Might it be wiser to ask that senior management make some strategic judgements about what we’re FOR?

In his Edinburgh Festival lecture, Paxman said:

I guess there’ll certainly be one more licence fee settlement. But can we really be certain there’ll be a fourth? Or a fifth?

In other words, how long will the BBC be funded by the universal TV licence fee? It made some sense in the past, when production and broadcasting costs were high, but nowadays, costs are lower and competition is higher. The BBC is too expensive at the low end and it can’t compete with the US at the high end – nothing they produce comes close to Lost, 24, Heroes, Deadwood, South Park or The Sopranos. Thanks to the internet, young people have both the desire and the ability to watch those programmes.

A couple of weeks ago, I logged on to BBC iPlayer to check out what was on. Only a fraction of the BBC’s broadcast output was available for download. Bafflingly, there were a couple of Doctor Who episodes from the second season. The only reason they were there was beacuse they’d been repeated in the past week.

This is absurd. Why carry over a practice that’s used to fill in the scarce gaps in BBC3’s live schedule to the internet, which has no scarcity whatsoever? The BBC has all the Doctor Who episodes digitised. It could put them all online, not just the paltry one or two that happened to be repeated.

The BBC fundamentally does not understand content. A TV is nothing more than a really big computer monitor that has in-built streaming of live, high quality video. The notion that we should be slaves to TV schedules and arbitrary channels is insane, when there are so many other ways of getting content now. Who cares whether something is on BBC2 or BBC3 when we’re all going to have Freeview and Tivo and the iPlayer in a few years?

All of this running around, trying to hoard as much money for as long as possible, completely misses the point: the BBC is quickly becoming irrelevant. That’s why the budget is decreasing.

This is the BBC’s future: they’ll keep radio. They’ll keep the news. They’ll keep the very best and most popular dramas and documentaries (e.g. Planet Earth, Top Gear, Doctor Who, Who do you think you are?, Eastenders). They’ll probably still fund some experimental programming. They may or may not decide to enter gaming, but they’ll meet some stiff opposition for anything but ‘serious games’. And that’s about it.

After Our Time

After listening to an edition of In Our Time about the Jacobite Rebellion, I found myself writing yet another post on this weblog inspired by that wonderful Radio 4 programme. As I was finishing it, I thought that with all the posts I was making relating to In Our Time, I should really make a new category for it. Or better yet, a new weblog…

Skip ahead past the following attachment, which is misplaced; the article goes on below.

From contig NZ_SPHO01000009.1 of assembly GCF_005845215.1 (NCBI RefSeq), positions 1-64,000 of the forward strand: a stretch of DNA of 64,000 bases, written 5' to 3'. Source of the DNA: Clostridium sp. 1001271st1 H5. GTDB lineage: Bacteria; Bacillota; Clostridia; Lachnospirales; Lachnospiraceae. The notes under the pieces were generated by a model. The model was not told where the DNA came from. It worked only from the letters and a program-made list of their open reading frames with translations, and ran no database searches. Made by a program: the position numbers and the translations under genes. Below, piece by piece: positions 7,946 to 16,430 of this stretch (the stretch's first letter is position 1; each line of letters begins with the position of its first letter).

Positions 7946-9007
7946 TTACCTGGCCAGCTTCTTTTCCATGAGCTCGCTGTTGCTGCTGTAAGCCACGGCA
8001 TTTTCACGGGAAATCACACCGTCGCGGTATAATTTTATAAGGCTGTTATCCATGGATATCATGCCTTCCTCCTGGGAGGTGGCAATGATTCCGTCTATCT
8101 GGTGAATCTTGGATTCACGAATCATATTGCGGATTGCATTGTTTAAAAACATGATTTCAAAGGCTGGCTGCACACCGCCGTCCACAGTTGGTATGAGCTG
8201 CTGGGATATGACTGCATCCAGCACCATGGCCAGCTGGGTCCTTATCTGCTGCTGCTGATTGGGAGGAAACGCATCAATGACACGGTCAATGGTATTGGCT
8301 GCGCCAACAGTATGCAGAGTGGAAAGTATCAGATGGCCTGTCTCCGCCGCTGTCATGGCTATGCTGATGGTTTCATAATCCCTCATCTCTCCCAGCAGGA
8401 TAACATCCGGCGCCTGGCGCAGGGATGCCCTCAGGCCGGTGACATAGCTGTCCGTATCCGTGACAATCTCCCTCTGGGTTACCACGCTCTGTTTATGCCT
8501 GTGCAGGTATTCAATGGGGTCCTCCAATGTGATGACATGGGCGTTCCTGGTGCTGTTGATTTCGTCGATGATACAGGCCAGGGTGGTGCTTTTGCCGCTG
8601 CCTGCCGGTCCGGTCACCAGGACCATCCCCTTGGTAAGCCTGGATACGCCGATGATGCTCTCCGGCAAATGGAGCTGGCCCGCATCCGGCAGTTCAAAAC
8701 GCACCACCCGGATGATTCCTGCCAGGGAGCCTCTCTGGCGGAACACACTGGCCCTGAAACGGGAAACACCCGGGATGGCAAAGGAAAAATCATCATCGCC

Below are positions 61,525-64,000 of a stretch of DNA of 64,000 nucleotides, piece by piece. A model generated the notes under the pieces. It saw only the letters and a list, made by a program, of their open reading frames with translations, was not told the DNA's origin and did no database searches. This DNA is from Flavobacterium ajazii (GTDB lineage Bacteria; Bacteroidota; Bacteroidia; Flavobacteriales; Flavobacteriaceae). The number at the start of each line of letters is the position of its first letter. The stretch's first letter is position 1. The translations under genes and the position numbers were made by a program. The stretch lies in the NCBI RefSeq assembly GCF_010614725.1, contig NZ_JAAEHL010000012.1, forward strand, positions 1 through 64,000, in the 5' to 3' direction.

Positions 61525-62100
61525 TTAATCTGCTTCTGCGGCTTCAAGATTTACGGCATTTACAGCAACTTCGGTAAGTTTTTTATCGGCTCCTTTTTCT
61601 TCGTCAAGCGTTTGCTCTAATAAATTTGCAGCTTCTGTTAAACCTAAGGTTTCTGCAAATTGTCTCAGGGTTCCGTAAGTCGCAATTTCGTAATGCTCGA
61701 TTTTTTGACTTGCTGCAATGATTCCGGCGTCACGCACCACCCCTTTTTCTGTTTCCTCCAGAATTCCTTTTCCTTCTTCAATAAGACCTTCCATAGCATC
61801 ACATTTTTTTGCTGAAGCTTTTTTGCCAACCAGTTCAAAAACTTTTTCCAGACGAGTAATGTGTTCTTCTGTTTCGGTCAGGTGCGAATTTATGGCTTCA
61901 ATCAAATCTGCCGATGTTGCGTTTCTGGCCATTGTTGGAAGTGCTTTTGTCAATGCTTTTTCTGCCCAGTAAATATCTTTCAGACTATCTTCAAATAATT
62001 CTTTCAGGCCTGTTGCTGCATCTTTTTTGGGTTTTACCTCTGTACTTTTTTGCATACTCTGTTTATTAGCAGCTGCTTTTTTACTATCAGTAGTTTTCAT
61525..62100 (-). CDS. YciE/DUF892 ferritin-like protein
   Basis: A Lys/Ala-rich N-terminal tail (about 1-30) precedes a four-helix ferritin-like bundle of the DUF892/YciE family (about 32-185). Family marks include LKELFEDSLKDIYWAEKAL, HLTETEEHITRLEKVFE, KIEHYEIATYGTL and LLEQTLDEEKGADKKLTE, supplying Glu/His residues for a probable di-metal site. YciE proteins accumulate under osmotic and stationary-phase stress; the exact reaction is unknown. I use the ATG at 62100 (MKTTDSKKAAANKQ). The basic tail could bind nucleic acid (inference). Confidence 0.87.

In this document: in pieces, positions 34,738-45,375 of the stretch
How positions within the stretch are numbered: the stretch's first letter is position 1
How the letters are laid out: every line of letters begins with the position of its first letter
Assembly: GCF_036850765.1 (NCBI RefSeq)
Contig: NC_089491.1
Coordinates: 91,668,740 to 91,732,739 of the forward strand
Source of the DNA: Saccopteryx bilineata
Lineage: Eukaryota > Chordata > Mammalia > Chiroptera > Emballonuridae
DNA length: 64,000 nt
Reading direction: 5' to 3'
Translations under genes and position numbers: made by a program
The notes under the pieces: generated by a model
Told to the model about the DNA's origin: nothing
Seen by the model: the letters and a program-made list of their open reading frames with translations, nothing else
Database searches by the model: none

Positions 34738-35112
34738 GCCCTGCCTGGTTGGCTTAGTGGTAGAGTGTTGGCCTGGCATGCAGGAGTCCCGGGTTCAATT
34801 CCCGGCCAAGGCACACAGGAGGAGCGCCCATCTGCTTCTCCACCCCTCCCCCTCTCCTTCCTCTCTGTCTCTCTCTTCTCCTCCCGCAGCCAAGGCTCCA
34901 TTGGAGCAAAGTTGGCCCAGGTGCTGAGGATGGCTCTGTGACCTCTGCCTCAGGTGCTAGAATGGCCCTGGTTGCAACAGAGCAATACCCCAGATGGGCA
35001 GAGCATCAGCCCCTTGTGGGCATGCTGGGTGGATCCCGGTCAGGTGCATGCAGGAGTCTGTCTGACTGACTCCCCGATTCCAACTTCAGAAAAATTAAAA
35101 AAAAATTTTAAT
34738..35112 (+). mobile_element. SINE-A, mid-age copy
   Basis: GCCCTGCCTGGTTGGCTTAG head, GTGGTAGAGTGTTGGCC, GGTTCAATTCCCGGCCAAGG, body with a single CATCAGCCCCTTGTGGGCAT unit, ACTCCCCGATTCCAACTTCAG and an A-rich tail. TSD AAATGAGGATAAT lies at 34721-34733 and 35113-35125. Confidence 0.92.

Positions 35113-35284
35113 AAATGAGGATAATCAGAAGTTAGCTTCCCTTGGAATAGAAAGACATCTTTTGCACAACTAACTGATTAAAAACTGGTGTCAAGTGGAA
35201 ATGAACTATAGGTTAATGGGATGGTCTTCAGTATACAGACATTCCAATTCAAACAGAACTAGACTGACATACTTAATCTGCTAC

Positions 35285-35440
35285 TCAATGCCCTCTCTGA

A couple of weeks later, and I’ve set up a weblog – plus a forum and wiki – dedicated to In Our Time. Following much deliberation, I decided to name it After Our Time (thanks Naomi!) and I’ve already stocked it up with a few posts. I won’t spend too much time describing it here, since you can find that information on After Our Time’s first welcome post, but I have high hopes for it. In Our Time is a very unique programme with, I hope, very interesting listeners. I’m looking forward to meeting them on the website, even if – like all online communities – it does take time to grow. If you don’t want to keep checking After Our Time or subscribe to its RSS feed, you can always glance over to the sidebar on this site, where you’ll find links to the latest After Our Time posts.

The main impact on will be that I write a little less here; or more precisely, all of the posts that I would have written about In Our Time will go on the other weblog. So there’s really no loss, providing that you liked those posts in the first place – and if you didn’t, it’s actually a gain!

And if you wanted to read my post about the Jacobite Rebellion, and Scottish Bioweapons, here it is…

BBC iPlayer: well over a day late and a dollar short

As has been widely noted, the BBC’s iPlayer application, which lets people watch the last seven days of TV over the internet, didn’t actually launch on 27th July. It’s still currently in beta, and if you apply to test it, it’ll take a couple of days to receive your login details. This is not particularly surprising, given the long delays the project has suffered over the past few years.

In any event, I got into the beta and launched Windows XP on my iMac (using VMWare). I’d heard that the process of getting iPlayer to run was a little complicated, so I wanted to see for myself. Here’s how it goes:

  1. Register at
  2. Receive login details via email a couple of days later
  3. Visit the BBC iPlayer page, enter the custom username and password to get into the secure site
  4. Get to the point of finding a programme I want to watch (not easy – why not show a list or grid of programmes divided by channel and ordered by time?), click on download, and get told that I need to be running Internet Explorer. Sigh.
  5. Revisit programme page using Internet Explorer (I chose ‘The Museum’)
  6. Install Windows Media Player 11
  7. Download BBC iPlayer application and install it
  8. Refresh programme page again
  9. Give IE permission to install the ‘Kontiki ActiveX addon’ (I happen to know what this is – a P2P application – but what happens if other users are suspicious?)
  10. Log in using my BBC online account (it wasn’t immediately clear whether I had to make a new iPlayer-specific account – thankfully not)